Temperature controls are one of the most important aspects of pharmaceutical goods transport. Refrigerated drug products, like vaccines, need to maintain an optimum temperature range between 2 C – 8 C. If exposed to high temperature and/or humidity, the active ingredients or the composition of the pharmaceuticals can be compromised.
It’s not a choice to adhere to these upper and lower limit values. Government agencies are strict at enforcing laws, and have no qualms about disposing batches of medication if they are even slightly suspicious that they were exposed to too high or too low temperatures.
Violations, whether intentional or not, can also result in financial losses and damage to your reputation in the pharmaceutical industry. Patient safety is a priority throughout the pharmaceutical supply chain, and temperature is an essential factor that can affect the quality of goods and, in turn, patient care.
Thermometers have long been the go-to tool for measuring temperature, but simply don’t meet the highly specific and significant needs of pharmaceutical goods transport. Here is everything you need to know about why a thermometer isn’t enough and the modern solution changing cold chain transport.
“Thermometers are insufficient at providing continuous, accurate temperature measurements needed for pharmaceutical transport.”
Where thermometers fall short in cold chain pharmaceutical goods transport
Previously, cold chain logistics relied on manual temperature reading and measurement logging. While traditional thermometers may be helpful for gauging outdoor and indoor temperatures, they are ultimately insufficient at providing the level of continuous, accurate temperature measurements needed for pharmaceutical transport.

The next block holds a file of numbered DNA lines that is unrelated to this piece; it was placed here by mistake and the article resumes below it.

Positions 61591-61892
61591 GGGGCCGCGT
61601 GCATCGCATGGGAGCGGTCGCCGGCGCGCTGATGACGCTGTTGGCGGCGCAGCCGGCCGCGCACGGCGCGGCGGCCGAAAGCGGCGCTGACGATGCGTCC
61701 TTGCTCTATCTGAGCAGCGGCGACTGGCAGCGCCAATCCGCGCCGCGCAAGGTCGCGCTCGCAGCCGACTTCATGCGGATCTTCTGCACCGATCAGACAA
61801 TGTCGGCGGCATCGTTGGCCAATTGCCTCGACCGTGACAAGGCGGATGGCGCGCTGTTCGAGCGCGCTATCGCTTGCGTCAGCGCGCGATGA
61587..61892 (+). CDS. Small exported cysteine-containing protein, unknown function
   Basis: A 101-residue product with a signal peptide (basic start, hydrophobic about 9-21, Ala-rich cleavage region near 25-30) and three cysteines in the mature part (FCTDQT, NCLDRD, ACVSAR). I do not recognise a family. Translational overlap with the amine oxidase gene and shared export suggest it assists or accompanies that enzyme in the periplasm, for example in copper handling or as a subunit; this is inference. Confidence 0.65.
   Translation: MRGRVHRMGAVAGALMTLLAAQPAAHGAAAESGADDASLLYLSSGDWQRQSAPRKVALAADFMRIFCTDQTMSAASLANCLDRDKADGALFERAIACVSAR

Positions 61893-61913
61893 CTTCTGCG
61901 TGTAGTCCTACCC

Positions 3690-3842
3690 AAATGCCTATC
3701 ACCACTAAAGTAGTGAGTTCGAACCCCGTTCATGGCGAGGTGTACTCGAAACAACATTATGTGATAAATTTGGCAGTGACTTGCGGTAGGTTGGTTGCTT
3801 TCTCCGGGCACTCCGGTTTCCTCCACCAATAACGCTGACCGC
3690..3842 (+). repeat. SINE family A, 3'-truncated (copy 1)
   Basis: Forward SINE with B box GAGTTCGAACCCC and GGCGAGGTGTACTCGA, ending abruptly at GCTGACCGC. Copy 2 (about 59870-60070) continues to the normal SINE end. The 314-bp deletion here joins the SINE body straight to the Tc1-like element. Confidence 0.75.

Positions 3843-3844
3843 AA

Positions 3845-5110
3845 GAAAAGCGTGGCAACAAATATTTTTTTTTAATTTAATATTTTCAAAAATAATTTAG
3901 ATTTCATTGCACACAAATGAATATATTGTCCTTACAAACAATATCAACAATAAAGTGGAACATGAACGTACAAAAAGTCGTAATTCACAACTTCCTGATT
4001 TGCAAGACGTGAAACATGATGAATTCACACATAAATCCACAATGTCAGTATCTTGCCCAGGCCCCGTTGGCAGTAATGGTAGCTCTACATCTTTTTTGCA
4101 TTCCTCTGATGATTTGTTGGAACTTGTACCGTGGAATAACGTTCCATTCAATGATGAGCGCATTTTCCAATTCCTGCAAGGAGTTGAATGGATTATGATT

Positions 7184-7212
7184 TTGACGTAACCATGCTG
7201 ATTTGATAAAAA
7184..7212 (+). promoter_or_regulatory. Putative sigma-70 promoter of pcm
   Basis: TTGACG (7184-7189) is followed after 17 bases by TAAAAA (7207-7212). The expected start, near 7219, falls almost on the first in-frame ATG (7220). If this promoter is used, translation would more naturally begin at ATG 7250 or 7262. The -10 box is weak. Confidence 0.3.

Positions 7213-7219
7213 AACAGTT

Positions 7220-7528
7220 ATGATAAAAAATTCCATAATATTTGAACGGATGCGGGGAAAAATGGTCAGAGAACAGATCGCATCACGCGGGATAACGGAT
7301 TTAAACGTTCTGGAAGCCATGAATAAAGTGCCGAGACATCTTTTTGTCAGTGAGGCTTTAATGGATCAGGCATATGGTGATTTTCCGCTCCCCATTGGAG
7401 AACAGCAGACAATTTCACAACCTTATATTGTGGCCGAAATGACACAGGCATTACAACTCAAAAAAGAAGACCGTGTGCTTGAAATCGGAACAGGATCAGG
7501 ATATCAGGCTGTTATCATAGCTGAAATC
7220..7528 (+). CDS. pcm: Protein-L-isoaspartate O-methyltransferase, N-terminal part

Periodic manual temperature monitoring has been deemed inadequate for the transport of drugs, and particularly vaccines, by the U.S. Department of Commerce National Institute of Standards and
Technology (NIST). Part of the reason is because pharmaceutical goods are affected by more than just the ambient temperature.
Manual thermometers can also give inaccurate temperature readings when refrigerated. There is no one single point measurement for refrigerator temperature due to various environmental and cargo temperature variations, reports NIST. Depending on the thermometer’s location with the refrigerated transportation unit, the reading can be an inaccurate measure of the ambient temperature.
Finally, drug manufacturers are finding thermometers alone are not enough to ensure their products are delivered safely at the correct temperature. Once their products leave a facility and move throughout the supply chain, companies lose control up to the point of patient contact. They have no way of knowing if the drugs and vaccines are refrigerated properly beyond trusting the manual recording of temperatures.
Overall, cold chain monitoring without a continuous temperature and humidity measure system increases the likelihood of undiscovered violations of viable temperature thresholds. Manual thermometers can not account for changes in temperature due to power outages, defrost cycle patterns or frequent periods of doors opening. The temperature may read well within the acceptable limits, but the pharmaceuticals could already have been compromised between check-in periods.